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Research Article Open Access
Objective: The purpose of this quality improvement initiative was to improve patients’ awareness and understanding of body mass index (BMI) and its healthcare implications.
Background: Obesity has reached epidemic levels nationwide and is tied with smoking as the leading cause of preventable death. The Division of General Internal Medicine (GIM) at Mayo Clinic has approximately 3,680 patient visits monthly. Over 50% of these visits are with patients with a BMI >25 (overweight-obese). However, only 20% of these visits had documentation of discussion regarding obesity/BMI. As such, a significant quality gap exists in terms of obesity awareness, discussion, and implementation of treatment options. Given that awareness is the pivotal first step in reducing obesityrelated risks factors, we utilized quality methods and metrics in order to investigate the etiologies for this vast awareness gap, hypothesized and implemented a potential intervention, and reassessed for improvement.
Design and methods: This study was designed as quality improvement initiative. A root cause analysis (5-Whys) was performed to determine why obesity was not being addressed during physician visits. Based on this analysis, we hypothesized that a brief intervention of a physician-led discussion would increase patients’ awareness and understanding of BMI. A pre- and post-intervention survey tool was utilized to measure baseline and subsequent understanding respectively. Participants included patients seen within GIM at Mayo Clinic.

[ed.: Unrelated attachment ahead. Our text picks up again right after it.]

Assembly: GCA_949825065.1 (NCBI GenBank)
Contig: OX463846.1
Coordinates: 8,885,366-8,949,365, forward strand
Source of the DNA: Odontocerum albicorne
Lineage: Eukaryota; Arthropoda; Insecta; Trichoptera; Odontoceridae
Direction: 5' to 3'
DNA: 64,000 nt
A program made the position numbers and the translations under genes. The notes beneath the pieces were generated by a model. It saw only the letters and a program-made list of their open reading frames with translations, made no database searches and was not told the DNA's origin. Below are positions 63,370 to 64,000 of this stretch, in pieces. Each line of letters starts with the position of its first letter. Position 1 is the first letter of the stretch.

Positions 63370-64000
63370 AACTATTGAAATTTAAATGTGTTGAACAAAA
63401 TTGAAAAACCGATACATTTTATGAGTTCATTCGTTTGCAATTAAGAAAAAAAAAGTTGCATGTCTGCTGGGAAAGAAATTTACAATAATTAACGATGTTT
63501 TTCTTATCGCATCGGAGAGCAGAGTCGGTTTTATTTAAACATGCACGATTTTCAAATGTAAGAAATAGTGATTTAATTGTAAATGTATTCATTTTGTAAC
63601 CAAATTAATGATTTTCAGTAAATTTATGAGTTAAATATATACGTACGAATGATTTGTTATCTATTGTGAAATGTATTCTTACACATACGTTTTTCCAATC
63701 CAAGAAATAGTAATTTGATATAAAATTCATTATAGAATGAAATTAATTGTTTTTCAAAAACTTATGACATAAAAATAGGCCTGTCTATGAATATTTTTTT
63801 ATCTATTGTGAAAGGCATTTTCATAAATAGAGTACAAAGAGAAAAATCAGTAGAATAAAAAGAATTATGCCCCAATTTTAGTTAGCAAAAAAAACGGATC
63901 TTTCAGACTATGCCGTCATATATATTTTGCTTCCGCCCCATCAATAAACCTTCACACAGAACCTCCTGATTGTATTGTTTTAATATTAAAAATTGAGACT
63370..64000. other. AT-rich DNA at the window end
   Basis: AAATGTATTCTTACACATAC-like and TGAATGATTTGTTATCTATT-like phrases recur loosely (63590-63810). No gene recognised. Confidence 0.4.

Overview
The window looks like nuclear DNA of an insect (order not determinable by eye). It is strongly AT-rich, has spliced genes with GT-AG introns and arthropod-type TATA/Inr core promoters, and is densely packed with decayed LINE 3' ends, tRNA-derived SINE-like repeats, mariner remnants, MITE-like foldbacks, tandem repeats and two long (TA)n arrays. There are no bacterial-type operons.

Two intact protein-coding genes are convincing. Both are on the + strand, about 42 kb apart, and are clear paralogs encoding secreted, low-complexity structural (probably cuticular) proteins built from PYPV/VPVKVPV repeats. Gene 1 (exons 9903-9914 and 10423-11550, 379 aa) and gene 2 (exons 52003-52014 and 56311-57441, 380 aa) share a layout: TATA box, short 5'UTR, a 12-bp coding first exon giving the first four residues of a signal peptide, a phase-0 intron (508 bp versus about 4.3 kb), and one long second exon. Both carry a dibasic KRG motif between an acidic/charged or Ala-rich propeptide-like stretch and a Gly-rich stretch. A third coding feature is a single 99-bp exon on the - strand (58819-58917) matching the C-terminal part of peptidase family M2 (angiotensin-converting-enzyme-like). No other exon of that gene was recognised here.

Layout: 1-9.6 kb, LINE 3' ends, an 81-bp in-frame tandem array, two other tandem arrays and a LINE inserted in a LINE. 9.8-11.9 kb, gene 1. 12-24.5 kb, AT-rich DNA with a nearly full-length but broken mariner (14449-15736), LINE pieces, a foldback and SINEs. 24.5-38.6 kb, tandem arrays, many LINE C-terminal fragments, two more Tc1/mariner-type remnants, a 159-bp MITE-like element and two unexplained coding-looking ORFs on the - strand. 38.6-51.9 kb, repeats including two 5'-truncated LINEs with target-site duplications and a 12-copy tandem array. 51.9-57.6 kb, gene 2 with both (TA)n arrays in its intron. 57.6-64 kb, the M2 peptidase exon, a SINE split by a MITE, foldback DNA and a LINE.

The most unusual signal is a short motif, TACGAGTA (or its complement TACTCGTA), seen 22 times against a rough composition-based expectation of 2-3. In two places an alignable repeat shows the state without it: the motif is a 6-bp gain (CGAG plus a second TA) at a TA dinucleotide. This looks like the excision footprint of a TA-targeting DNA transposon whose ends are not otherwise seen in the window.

Results: A total of 70 patients completed the physicianled discussion along with the pre- and post-intervention surveys. The mean age of the cohort was 58.82 ± 12.69 years, with 45 (65%) male and 25 (35%) female participants. The mean intervention time of the physician-led discussion was 3 minutes. The brief intervention led to statistically significant improvements in patient awareness and understanding of BMI, ability to calculate BMI, knowledge of BMI-associated health risks, and awareness of an online resource tool. Furthermore, as result of this intervention, 84% of patients stated that they were more motivated to lose weight.
Conclusion: This quality initiative demonstrates various clinically orientated applications of quality metrics and tools. In summary, when physicians actively engage patients in a discussion about BMI and weight loss, not only do patients become better informed about their personal health and associated risk factors, but they also become more motivated to lose weight.
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Author(s): Sanjeev Nanda
Obesity, awareness, quality, BMI, Innovative primary care, Quality in Primary Care, Primary care clinic management, Primary care medicines, Advanced concepts in primary care